Seatbelts save lives.
As OPP get set to conduct a seatbelt campaign over the Easter long weekend, they’re reporting a steady decline in seatbelt-related deaths.
There were 45 of them on OPP-patrolled roads in 2016, marking the lowest number on record in the last 20 years.
Provincial police recorded 46 deaths related to not wearing a seatbelt in 2015.
That is in stark contrast to the 168 that were reported when record-keeping began in 1997.
The 168 also marks the highest total in the last 20 years.
Since 2008, the number of seatbelt-related deaths on OPP-patrolled roads has been consistently under 90.
The OPP says it attributes the downward trend, in part, to its Provincial Traffic Safety Program.
Implemented in 2007, the proactive, high-visibility approach to traffic safety enforcement and education focuses on lack of seatbelt use and other high-risk behaviours that account for the majority of OPP-investigated deaths on roads, waterways and trails.
“The evidence that supports the effectiveness of seatbelt use remains irrefutable. The odds of surviving or avoiding serious injuries in a collision are stacked against those who are not restrained in their seat. In exchange for the few seconds it takes to buckle up, you can cross this risk off the checklist of things that threaten your life on the road,” said OPP Deputy Commissioner Brad Blair, provincial commander of Traffic Safety & Operational Support.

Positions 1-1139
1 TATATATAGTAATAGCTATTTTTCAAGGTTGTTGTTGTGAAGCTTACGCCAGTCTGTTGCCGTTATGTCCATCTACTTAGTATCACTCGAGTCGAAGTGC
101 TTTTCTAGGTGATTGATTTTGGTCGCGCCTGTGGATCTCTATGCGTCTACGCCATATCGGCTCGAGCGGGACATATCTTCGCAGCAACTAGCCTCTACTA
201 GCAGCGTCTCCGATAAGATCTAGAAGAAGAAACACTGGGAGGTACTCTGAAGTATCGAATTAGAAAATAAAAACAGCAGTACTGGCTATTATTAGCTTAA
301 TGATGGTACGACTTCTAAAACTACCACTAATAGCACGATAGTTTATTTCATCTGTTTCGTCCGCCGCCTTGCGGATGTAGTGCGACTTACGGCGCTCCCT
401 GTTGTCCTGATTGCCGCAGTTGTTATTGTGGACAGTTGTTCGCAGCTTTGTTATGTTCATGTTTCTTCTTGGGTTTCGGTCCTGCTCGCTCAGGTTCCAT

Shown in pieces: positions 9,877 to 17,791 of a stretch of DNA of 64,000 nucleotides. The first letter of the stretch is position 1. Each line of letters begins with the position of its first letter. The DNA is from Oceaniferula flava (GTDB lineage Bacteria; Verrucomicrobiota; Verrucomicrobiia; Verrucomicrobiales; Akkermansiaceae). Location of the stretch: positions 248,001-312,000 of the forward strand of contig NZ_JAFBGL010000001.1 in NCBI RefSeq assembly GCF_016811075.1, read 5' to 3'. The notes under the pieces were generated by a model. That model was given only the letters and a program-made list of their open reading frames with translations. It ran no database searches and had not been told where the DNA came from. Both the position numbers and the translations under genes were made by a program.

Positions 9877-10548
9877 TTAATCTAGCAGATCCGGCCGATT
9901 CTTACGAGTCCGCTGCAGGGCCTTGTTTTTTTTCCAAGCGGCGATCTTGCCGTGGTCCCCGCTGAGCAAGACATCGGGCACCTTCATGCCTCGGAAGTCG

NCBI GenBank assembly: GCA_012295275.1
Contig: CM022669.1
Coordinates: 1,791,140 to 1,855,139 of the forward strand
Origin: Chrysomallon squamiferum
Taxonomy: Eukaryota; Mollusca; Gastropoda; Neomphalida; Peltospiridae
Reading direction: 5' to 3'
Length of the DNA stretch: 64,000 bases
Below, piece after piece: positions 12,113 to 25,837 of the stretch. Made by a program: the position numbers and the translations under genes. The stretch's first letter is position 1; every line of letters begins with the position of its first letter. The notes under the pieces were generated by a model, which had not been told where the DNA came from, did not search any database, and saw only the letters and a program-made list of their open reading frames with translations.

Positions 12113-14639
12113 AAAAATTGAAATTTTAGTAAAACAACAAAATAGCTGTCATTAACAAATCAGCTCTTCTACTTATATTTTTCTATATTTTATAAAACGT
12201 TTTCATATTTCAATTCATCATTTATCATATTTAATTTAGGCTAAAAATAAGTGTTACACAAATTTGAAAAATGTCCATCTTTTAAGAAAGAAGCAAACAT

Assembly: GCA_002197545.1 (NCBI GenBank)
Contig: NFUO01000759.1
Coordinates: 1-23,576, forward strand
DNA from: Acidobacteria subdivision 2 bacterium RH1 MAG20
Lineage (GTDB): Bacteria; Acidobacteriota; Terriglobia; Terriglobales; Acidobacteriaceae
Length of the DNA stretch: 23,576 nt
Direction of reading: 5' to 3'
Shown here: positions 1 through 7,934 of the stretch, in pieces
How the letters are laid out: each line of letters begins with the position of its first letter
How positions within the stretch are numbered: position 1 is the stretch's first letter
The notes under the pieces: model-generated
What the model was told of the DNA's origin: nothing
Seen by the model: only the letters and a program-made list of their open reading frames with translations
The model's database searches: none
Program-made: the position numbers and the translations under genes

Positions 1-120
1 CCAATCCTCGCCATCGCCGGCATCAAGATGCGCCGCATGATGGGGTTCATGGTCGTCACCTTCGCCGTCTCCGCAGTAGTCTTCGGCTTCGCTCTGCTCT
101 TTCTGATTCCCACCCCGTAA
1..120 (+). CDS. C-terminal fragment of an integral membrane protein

“It only takes a moment to buckle up and it can save your life, or the life of your loved one. I commend the OPP for undertaking seatbelt campaigns. They are an important reminder that helps keep our roads safe. Please help prevent unnecessary tragedy by making sure everyone in a vehicle with you is safely buckled,” said Marie-France Lalonde, Minister of Community Safety and Correctional Services.
The Easter long weekend seatbelt campaign runs from April 14 to 17.